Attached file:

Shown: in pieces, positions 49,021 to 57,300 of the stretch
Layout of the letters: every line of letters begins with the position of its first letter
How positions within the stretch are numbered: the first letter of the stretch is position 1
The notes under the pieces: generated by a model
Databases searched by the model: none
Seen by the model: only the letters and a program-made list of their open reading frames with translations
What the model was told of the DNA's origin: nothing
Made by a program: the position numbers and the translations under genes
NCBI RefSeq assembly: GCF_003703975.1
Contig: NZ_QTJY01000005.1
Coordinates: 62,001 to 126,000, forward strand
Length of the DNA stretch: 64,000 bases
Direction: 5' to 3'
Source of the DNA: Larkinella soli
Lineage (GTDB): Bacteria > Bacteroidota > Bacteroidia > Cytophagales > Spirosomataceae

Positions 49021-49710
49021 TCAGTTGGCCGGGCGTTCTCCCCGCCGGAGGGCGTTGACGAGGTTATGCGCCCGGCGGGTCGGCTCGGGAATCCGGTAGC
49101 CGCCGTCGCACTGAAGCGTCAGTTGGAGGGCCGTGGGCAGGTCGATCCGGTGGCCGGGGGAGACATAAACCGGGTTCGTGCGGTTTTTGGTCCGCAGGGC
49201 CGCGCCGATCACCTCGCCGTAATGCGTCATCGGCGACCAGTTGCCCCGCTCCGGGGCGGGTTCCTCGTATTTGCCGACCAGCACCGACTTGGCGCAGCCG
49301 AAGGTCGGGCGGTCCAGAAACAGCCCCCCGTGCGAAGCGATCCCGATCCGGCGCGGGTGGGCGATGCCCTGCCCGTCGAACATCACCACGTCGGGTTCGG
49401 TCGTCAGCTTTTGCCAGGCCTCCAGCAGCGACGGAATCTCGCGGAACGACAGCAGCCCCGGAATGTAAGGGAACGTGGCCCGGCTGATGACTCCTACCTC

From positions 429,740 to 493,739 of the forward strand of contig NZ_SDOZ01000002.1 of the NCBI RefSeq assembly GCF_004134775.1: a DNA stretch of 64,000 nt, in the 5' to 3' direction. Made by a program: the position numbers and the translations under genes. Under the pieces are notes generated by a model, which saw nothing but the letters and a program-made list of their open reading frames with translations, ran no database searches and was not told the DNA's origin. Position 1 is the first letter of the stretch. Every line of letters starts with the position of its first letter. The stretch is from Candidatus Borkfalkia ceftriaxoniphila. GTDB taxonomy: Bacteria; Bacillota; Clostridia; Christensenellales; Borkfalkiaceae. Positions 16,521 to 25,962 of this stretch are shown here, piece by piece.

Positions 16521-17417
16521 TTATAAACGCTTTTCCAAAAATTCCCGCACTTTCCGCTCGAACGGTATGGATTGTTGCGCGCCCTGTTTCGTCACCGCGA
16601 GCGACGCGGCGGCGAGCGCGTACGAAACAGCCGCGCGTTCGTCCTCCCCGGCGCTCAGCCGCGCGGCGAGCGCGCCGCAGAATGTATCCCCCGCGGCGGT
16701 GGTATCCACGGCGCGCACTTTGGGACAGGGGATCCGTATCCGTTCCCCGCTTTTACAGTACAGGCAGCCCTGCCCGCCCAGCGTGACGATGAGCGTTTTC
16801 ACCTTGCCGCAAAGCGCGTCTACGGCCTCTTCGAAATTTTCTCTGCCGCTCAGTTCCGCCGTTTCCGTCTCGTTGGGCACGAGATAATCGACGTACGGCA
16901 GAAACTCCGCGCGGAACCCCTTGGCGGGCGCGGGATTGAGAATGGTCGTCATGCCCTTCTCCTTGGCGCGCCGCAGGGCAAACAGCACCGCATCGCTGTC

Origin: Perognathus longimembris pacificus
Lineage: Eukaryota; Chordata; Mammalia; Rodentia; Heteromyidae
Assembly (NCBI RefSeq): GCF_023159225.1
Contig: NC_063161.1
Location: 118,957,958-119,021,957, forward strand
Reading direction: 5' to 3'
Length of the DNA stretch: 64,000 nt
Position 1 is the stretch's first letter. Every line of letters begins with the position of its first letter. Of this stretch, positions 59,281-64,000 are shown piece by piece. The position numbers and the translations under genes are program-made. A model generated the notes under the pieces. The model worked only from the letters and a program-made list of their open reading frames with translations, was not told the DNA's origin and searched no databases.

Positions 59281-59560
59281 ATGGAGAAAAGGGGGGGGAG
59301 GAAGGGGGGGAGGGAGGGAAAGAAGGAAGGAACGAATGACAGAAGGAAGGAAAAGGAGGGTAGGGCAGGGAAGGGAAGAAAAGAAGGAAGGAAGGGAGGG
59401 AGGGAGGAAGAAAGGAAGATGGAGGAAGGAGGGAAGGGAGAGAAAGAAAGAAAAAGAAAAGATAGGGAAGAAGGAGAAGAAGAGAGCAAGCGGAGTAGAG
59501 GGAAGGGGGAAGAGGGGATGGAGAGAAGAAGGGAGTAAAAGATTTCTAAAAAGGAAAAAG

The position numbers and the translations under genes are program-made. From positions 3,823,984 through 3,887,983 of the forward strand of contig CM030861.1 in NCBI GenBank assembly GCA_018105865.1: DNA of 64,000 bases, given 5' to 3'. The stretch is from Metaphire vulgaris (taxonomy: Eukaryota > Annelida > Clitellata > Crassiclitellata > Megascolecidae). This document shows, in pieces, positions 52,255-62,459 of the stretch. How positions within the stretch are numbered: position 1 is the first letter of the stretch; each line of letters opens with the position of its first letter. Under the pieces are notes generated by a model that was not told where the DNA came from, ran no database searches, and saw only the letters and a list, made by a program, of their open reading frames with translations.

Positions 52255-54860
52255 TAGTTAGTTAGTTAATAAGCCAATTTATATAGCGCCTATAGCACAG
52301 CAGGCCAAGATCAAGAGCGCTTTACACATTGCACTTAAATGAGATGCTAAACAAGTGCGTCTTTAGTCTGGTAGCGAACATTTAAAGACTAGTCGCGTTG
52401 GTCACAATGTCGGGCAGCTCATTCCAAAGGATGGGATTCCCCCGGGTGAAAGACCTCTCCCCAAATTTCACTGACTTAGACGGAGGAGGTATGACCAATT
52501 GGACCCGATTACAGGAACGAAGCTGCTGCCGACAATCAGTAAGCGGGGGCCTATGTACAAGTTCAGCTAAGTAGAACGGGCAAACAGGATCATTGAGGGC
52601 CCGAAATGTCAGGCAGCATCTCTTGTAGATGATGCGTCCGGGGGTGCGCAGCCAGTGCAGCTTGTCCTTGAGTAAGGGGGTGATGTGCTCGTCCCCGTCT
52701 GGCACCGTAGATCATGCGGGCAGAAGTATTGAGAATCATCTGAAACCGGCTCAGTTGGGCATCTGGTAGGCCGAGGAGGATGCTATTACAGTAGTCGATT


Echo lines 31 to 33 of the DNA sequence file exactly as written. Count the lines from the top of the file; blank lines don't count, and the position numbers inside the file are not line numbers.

Assembly (NCBI RefSeq): GCF_023159225.1
Contig: NC_063161.1
Location: 118,957,958-119,021,957, forward strand